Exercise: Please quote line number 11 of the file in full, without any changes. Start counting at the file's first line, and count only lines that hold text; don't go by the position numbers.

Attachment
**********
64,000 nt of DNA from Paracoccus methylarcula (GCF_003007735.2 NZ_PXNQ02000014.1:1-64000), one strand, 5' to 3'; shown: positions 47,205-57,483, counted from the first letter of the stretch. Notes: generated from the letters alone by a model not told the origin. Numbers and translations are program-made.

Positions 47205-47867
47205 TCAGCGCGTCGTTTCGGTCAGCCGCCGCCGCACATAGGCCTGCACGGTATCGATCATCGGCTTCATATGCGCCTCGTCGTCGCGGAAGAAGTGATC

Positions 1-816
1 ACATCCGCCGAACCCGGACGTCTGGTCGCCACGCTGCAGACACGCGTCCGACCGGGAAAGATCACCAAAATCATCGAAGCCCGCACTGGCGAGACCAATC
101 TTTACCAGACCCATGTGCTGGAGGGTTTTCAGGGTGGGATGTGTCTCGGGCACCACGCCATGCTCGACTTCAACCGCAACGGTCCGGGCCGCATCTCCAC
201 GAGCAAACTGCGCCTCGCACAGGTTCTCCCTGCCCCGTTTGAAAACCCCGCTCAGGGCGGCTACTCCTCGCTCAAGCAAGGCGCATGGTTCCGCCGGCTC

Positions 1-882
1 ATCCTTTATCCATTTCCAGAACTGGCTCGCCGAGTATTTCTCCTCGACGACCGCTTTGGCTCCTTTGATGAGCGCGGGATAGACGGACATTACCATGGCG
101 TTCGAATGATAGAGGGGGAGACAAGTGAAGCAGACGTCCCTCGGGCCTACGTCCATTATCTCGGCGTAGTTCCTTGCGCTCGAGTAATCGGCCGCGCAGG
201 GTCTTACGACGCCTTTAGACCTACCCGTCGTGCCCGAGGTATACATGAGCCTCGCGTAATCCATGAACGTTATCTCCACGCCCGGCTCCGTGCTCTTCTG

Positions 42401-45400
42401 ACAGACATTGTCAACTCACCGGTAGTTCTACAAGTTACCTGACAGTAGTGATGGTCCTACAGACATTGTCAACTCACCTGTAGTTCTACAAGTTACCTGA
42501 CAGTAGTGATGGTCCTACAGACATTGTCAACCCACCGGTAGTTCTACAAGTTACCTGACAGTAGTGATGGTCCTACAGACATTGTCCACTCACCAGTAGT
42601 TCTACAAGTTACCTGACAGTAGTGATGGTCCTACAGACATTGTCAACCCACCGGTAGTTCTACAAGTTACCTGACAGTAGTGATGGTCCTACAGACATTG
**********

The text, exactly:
201 GTCTTACGACGCCTTTAGACCTACCCGTCGTGCCCGAGGTATACATGAGCCTCGCGTAATCCATGAACGTTATCTCCACGCCCGGCTCCGTGCTCTTCTG